MALINDI TOURISM AND INFORMATION SITE
Malindi is an amazing place among other destinations in East Africa. Taking a stroll in the streets of Malindi Kenya is one of the amazing things one can do. a few glances on the houses built in different parts of Malindi town and you can immediately tell of the Swahili influence on the architecture.
A few years back, most of the houses were thatched with palm tree leaves, commonly known as makuti. Like other communities, with the change of times, makuti thatching have been replaced with iron sheets. However, there are some parts that still value this kind of culture. Most beach hotels, villas and resorts have this kind of roofing.
The Swahili culture has a big influence on the dressing of the natives. Women wearing buibuis and men putting on kanzu is an indicator of the presence of Islam within the town. Traditionally, women adorn Khangas as wrappers while men made shirts and trousers from them. Leather sandals for both men and women are a norm. They compliment well kanzu, buibui or khanga attires.
Malindi is known over time as a friendly ancient coastal town, founded around the 13th Century AD. It is believed that the original site of Malindi town may have been Mambrui, a few kilometres north of the Sabaki River. It was known to Portuguese sailors and travellers as Malinde / Melinde. The present-day town is the second biggest town on the Kenyan Coast after Mombasa City. Some people say that the name is derived from a Swahili word Mali Ndi, which means a lot of wealth. However, others claim that Malindi is Swahili meaning ‘holes’ referring to the numerous caves found along the coastline. There was a time that town was also popularly known as Malindi Mtama. This was because of the large amounts of Sorghum produced around Malindi. Mtama is Swahili for sorghum.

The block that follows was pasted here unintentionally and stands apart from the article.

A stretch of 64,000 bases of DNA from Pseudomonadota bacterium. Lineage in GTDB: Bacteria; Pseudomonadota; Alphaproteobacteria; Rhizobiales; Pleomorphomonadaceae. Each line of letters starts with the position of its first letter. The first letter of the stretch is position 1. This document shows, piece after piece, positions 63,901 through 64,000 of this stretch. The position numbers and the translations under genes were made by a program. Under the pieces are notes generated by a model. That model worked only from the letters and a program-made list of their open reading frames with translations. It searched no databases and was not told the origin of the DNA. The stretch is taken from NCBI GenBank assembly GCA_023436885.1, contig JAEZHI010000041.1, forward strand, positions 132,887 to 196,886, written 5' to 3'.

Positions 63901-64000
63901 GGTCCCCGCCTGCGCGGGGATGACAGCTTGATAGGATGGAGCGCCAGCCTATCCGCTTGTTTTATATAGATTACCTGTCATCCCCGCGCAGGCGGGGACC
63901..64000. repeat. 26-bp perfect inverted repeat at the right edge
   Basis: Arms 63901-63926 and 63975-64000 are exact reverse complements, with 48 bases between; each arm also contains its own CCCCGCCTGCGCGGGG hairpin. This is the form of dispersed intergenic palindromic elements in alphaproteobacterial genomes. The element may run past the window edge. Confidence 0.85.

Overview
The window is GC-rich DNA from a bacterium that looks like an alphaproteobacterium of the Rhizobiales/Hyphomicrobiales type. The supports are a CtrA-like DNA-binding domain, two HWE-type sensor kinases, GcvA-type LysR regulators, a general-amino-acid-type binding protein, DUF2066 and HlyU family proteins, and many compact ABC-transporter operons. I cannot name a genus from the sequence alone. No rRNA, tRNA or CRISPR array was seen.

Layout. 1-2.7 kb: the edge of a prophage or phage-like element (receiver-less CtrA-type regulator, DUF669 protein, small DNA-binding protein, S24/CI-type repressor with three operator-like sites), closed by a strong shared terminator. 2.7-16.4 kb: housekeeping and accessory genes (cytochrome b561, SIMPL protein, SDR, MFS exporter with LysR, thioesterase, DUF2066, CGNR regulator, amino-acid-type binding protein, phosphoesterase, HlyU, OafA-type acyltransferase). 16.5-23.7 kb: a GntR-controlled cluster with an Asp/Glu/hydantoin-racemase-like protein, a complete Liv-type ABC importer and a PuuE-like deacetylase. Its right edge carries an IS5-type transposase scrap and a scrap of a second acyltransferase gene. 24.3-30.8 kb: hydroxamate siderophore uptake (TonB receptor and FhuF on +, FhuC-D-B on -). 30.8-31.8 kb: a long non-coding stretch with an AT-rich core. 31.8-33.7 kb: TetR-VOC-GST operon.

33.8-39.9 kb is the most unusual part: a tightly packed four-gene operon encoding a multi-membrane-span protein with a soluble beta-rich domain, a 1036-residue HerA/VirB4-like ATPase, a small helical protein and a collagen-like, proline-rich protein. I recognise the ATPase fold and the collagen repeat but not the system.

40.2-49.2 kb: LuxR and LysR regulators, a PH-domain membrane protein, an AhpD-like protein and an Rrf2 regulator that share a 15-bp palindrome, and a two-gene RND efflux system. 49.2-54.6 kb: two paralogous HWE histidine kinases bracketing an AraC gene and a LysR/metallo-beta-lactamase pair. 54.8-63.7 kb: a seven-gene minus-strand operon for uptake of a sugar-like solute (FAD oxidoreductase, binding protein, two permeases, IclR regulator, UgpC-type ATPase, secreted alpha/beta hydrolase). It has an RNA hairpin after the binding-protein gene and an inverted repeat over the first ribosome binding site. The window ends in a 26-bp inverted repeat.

Administratively, Malindi was formally an independent town that had a huge population of Muslim residents. With time, the town came under influence of different forces; Portuguese, Arabs, Chinese and British. In the sixteenth Century, Malindi town came under the influence of Portuguese. Their interaction and influence lasted for over two centuries. Notable Portuguese visitors include Vasco Da Gama. Vasco Da Gama, a renowned Portuguese explorer came to the coastal town in the 15th Century while on a voyage to India. It is believed that this maiden journey created a base for other Portuguese. The Vasco da Gama pillar and the Chapel are an evidence up to date of the Portuguese interaction in Malindi.
The 17th Century saw a different power taking control over the town. Malindi was ruled by the Sultan of Oman and Zanzibar for another 200 years before the Scramble and Partition of Africa which saw the town alongside other parts of the country under the British rule in the 19th century. Notable visitors to Malindi included the Chinese explorer Cheng Ho is another notable visitor to Malindi having had a stopover during his fifth voyage. There is an existence of Chinese Chinaware found in Mambrui(the original Malindi) now a small town a few kilometres from the present day Malindi.